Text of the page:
Your hands and feet are mangos…

His hair had been shaved but was growing back so that the outline of his bald spot was apparent. Just at the top of his head grew two cowlicks swirling in opposite directions. The back of his head had three thinlined scars at different angles where his scalp remained visible. His body faced the sale table, however his eyes peered toward the back of the store and nowhere. He held a mango in his right hand and was waving it along with his left hand up and down in slow, almost methodical motions toward the produce section. Bach conducting a fruit orchestra through a medium. His knees bent to keep his balance.

The woman at the front of the line stole glances as the cashier behind the till swept her groceries into a bag with one hand and keyed in the prices with the other. When the woman had paid and left, he moved one step closer to the till and spied the freezer. His step toward it prompted the cashier to send another girl to retrieve his request.

“Sandwich. Klondike… please,” he said and moved back to the line. He continued his pronounced motions with his mango, but moved his left hand into his jacket pocket. He fondled several worn papers that emerged before looking down at his hand. His jacket was worn, too, but fit much better than his pants, which were way too long and baggy for his slight frame.

He took his left hand out of his pocket and pointed. “That’s chocolate… I’d like vanilla.”

The two workers spoke to each other and the younger one traded in the chocolate Klondike bar for a vanilla one. “Thanks,” he said.

The mangos are two for a dollar (I know because I buy them almost daily at that price) and so the cashier told him the final tally without taking the mango from his hand, which was still waving the fruit around.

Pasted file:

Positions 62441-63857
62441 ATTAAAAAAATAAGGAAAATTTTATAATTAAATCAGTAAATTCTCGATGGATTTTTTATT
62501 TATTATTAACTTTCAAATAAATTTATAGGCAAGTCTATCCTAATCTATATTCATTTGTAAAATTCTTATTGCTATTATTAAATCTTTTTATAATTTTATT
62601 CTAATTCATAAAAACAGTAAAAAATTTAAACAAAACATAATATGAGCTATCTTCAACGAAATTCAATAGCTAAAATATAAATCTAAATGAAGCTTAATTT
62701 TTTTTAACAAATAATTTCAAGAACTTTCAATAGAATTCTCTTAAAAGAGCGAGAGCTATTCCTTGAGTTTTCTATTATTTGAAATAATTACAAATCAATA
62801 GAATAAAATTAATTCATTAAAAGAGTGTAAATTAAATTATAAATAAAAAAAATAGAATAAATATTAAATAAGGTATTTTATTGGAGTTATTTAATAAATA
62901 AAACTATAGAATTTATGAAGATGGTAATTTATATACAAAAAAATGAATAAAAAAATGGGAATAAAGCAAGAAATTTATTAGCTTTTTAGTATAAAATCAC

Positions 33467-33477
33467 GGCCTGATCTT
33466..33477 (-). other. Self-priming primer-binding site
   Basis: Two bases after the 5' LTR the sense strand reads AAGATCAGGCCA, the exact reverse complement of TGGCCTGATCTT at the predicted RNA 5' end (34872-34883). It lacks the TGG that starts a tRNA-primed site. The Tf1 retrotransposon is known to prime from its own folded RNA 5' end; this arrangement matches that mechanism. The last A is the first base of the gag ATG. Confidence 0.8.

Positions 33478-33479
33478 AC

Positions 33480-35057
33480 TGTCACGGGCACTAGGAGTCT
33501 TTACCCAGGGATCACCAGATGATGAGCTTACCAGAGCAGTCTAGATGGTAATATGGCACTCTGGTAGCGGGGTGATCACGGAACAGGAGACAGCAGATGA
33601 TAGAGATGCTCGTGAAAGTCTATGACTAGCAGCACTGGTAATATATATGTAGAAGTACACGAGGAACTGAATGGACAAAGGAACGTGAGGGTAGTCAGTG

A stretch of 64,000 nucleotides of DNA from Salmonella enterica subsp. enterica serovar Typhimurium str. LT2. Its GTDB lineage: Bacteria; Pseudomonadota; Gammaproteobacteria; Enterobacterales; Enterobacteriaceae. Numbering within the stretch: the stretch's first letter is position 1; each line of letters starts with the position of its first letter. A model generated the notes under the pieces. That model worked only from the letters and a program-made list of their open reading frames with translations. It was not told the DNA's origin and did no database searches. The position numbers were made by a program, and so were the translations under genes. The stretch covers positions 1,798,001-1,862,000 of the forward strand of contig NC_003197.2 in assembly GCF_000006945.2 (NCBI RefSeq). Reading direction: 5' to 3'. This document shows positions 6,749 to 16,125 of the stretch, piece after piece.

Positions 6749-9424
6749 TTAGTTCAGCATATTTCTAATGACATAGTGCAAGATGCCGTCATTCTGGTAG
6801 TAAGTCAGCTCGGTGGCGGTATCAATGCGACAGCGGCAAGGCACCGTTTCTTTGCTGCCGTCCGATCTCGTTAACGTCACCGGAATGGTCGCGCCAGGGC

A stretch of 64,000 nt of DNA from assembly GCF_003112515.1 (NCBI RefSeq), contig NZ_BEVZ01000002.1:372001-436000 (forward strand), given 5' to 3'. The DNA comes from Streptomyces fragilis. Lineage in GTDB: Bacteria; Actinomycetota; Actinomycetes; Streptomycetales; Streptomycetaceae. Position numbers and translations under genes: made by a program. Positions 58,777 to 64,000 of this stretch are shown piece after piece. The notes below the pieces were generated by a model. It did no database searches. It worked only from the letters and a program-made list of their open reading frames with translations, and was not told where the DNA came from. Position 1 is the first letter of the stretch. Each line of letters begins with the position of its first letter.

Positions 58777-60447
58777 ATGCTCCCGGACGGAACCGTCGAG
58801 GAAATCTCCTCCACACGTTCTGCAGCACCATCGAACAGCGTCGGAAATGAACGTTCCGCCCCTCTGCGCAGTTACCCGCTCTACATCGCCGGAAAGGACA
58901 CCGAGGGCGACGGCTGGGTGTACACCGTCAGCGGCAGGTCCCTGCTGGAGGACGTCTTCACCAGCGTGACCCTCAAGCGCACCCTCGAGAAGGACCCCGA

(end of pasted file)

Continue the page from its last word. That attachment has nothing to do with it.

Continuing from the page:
I wondered if he had a knife to cut the mango but wondered if he should have a knife at all. He certainly didn’t seem violent, but his involuntary movements made me fear a little for him holding sharp objects. He paid for the mango and Klondike bar with change from his coat pocket and took the mango to his mouth. Inside his open mouth I noticed only a few broken and brown teeth, but with which he seemed adept at peeling the mango. I thought about getting mango pulp stuck between my teeth and why I use a knife to cut it into small pieces and realized he wouldn’t have the same problem.

As he walked out of the store (a store which deserves its own blog post) I thought about how civil the interaction was between him and the cashier, but wondered if I should be ashamed that I noticed how civil it was. He gave no reasons for the cashier to be rude but I have noticed businesses in different neighbourhoods refuse service to people acting strangely or obviously high. I have also witnessed a woman refused service in that particular store for being rude and belligerent.

I realized I was now at the front of the line.

“$8.59,” she said to me without emptying my basket.


About azlewis

I'm an academic living in the poorest neighbourhood in Canada. I also teach at a local seminary.
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